Diverse voices, different opinions and an open forum for debate
The Australian Jewish Democratic Society is a progressive voice among Jews and a Jewish voice among progressives. Members of the AJDS organise and participate in fund raising, educational campaigns, film screenings, demonstrations and vigils in order to provide a platform for discussion and debate on issues affecting contemporary Jewish life.
Since 1984, AJDS members have spoken out about many issues in order to promote human rights and offer advocacy. These issues have included:
These issues are discussed and debated within the group, but most of our events are open to the public. We want to engage people from the Jewish community as well as the wider population, and collaborate with other organisations. Read some of our recent statements.
Frequently Asked Questions
Q: Are you an anti-Zionist organisation?
A: No. Our members hold a range of views about Israel/Palestine. But we share a belief in the right of both Palestinians and Jews to self-determination, and the right of both Palestinians and Israeli Jews to a safer, more just, future, free of Occupation. We support activists from Israel and elsewhere, those who share our values. We encourage a critical, informed debate about where Zionism is today and how it affects Australian Jewish life and the Middle East. We also reject the notion that criticizing Israel is anti-Semitic but we’ll continue to address anti-Semitism, racism and xenophobia in all their forms.
Q: What is your position on BDS?
A: Members of the AJDS support boycotting the Settlements, an end to the Occupation and a solution which respects the aspirations and security of both nations, as long as it is democratic and abides by International Human Rights conventions. However, we are not unanimous on the contentious issue of non-violent forms of resistance, including boycotts, divestment and sanctions. When the AJDS launched its boycott the settlements campaign, we also published the views of four of our members to reflect this plurality. You can read that post here.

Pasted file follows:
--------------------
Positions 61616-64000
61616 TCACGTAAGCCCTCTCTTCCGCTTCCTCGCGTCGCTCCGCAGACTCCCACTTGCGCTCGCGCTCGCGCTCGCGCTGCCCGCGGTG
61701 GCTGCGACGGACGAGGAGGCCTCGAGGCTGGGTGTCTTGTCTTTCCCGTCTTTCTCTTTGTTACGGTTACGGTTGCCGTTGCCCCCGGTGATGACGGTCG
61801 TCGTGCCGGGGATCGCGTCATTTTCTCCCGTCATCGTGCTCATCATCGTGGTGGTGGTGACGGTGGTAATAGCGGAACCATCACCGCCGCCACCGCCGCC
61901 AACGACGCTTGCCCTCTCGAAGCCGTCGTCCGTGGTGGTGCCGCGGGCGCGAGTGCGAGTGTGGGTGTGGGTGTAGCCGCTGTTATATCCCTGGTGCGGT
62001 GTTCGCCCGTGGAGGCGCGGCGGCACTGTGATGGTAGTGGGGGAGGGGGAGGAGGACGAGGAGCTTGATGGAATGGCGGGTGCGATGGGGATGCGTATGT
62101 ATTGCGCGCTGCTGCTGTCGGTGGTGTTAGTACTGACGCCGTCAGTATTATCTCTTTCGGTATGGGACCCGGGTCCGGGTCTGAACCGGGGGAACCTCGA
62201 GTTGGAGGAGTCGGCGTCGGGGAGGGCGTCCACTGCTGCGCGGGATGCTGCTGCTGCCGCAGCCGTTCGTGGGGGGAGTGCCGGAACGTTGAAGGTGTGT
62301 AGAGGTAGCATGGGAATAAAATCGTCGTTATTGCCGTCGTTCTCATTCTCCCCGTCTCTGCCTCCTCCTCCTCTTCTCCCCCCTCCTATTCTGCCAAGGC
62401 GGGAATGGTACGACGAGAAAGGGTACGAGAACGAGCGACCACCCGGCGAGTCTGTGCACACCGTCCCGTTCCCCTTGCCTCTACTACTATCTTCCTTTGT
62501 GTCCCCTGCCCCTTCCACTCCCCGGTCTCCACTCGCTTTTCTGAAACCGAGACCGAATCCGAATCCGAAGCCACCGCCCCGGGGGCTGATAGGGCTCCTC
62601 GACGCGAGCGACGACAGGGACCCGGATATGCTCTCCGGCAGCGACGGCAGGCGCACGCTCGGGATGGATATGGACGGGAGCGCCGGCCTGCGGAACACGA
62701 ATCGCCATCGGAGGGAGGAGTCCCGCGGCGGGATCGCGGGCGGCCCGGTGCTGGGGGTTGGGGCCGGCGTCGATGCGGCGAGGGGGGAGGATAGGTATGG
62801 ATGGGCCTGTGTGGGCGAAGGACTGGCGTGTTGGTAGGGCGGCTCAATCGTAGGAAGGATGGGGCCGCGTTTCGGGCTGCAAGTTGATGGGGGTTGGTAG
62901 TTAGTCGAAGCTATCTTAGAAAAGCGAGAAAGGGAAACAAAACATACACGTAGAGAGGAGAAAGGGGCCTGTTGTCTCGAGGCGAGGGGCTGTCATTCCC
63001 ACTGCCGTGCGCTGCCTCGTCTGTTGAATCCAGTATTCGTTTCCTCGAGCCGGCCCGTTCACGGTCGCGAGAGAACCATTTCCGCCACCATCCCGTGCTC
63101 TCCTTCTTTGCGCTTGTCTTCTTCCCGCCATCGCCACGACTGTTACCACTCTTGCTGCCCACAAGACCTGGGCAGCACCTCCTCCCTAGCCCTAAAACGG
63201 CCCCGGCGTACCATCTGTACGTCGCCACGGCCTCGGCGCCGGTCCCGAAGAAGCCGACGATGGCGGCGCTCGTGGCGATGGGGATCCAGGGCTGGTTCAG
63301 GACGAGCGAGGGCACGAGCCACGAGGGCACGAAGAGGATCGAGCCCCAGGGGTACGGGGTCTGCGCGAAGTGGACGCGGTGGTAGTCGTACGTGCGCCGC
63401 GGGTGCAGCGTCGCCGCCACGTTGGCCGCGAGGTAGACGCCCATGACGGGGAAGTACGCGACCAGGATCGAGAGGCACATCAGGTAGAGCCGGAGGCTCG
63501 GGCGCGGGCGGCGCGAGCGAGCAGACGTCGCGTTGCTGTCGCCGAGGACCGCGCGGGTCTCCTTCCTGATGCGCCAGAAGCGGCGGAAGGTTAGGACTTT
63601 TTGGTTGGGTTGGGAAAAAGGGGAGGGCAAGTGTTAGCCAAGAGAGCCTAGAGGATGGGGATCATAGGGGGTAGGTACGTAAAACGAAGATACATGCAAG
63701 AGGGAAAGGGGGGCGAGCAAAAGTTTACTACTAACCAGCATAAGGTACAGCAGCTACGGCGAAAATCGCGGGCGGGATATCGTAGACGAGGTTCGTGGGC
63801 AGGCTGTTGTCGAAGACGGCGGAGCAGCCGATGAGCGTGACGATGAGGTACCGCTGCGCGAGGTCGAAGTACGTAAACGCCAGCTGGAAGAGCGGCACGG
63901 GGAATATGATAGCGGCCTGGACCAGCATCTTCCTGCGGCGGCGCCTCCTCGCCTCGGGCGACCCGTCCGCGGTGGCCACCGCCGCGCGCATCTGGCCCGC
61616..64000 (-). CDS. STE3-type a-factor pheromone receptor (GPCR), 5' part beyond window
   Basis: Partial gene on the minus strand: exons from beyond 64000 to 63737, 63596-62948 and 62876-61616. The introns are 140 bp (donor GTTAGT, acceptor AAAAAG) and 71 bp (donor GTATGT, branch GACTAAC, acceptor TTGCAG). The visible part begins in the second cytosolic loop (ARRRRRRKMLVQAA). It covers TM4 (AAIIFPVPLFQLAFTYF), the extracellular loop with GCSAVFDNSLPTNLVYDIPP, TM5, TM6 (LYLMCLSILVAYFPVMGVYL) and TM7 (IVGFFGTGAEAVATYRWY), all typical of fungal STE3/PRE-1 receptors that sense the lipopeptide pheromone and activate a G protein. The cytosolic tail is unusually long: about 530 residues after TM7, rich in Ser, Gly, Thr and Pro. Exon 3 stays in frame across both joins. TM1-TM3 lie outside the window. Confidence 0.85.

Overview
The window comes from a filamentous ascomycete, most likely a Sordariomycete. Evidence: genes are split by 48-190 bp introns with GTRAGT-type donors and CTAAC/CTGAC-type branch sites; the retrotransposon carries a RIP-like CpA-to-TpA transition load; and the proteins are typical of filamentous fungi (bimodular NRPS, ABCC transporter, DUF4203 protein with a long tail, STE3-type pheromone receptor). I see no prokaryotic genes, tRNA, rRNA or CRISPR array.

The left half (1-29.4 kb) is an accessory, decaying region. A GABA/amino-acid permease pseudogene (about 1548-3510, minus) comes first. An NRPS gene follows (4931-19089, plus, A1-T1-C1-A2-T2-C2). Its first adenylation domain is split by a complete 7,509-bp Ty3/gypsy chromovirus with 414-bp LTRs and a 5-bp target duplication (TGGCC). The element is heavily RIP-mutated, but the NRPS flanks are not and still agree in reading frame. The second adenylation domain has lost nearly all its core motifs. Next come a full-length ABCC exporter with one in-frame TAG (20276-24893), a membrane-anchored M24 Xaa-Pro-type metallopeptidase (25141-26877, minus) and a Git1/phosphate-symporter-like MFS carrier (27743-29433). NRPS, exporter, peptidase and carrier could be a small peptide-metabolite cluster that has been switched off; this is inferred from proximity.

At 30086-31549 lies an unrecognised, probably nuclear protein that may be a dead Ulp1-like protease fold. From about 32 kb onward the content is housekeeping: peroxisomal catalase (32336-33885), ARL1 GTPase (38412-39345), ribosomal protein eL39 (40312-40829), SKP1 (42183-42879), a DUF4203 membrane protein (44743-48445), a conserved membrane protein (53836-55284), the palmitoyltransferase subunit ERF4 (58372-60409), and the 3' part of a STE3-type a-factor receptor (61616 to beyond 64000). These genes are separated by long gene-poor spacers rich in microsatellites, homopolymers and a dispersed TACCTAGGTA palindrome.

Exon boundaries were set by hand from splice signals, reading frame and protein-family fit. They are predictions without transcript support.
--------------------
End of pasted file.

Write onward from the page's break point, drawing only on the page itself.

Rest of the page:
Q: How do I get involved?
A: You can become a member, join our mailing list (at the bottom of this page), come to our events or contact us if you have specific ideas and interests. We are always trying to find creative and effective ways to work with people in our community.
Executive Committee Members
Yael Winikoff, Community Organiser | Yael started working as the Community Organiser for the AJDS in March 2015. Prior to this she spent a few years living in Sweden and studying a Masters in Community Development. Active around a number of social justice and environmental issues for many years and particularly indigenous solidarity and migrant justice, one of Yael’s interests is finding different ways to engage people, such as through the use of art and music. Her upbringing within the Jewish community and some years of her early life in the Negev desert have led her to also feel connected with the situation in Israel/Palestine.
Keren Rubinstein, Content Editor | Keren has worked in higher education in Australia, the US and Canada, teaching Hebrew language and Israeli and Jewish literature. Her PhD examined Israeli autobiography, and national identity as it is represented and shaped through the act of creative writing. She also runs the AJDS Reading Group, translates from Hebrew to English, looks after two small children and makes collage art.